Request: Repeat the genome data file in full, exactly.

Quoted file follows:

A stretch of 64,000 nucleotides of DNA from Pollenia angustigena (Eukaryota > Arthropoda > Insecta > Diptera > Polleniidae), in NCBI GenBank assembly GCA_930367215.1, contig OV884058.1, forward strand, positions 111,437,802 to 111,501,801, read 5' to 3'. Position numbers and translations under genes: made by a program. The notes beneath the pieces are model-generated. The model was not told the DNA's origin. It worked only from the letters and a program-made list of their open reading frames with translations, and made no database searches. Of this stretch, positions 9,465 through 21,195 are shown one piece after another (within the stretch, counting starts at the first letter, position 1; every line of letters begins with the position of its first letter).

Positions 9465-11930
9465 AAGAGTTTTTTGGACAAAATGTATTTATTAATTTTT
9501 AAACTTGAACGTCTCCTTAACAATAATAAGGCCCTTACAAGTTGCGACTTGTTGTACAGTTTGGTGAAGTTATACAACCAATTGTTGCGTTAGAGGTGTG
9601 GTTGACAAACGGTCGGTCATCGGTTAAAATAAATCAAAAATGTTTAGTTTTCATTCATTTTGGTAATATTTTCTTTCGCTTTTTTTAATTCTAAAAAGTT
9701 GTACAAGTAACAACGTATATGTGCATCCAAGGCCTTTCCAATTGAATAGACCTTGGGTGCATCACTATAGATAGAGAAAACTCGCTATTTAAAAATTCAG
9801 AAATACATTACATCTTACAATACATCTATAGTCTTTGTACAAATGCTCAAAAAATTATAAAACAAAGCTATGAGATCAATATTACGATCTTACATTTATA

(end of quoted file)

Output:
A stretch of 64,000 nucleotides of DNA from Pollenia angustigena (Eukaryota > Arthropoda > Insecta > Diptera > Polleniidae), in NCBI GenBank assembly GCA_930367215.1, contig OV884058.1, forward strand, positions 111,437,802 to 111,501,801, read 5' to 3'. Position numbers and translations under genes: made by a program. The notes beneath the pieces are model-generated. The model was not told the DNA's origin. It worked only from the letters and a program-made list of their open reading frames with translations, and made no database searches. Of this stretch, positions 9,465 through 21,195 are shown one piece after another (within the stretch, counting starts at the first letter, position 1; every line of letters begins with the position of its first letter).

Positions 9465-11930
9465 AAGAGTTTTTTGGACAAAATGTATTTATTAATTTTT
9501 AAACTTGAACGTCTCCTTAACAATAATAAGGCCCTTACAAGTTGCGACTTGTTGTACAGTTTGGTGAAGTTATACAACCAATTGTTGCGTTAGAGGTGTG
9601 GTTGACAAACGGTCGGTCATCGGTTAAAATAAATCAAAAATGTTTAGTTTTCATTCATTTTGGTAATATTTTCTTTCGCTTTTTTTAATTCTAAAAAGTT
9701 GTACAAGTAACAACGTATATGTGCATCCAAGGCCTTTCCAATTGAATAGACCTTGGGTGCATCACTATAGATAGAGAAAACTCGCTATTTAAAAATTCAG
9801 AAATACATTACATCTTACAATACATCTATAGTCTTTGTACAAATGCTCAAAAAATTATAAAACAAAGCTATGAGATCAATATTACGATCTTACATTTATA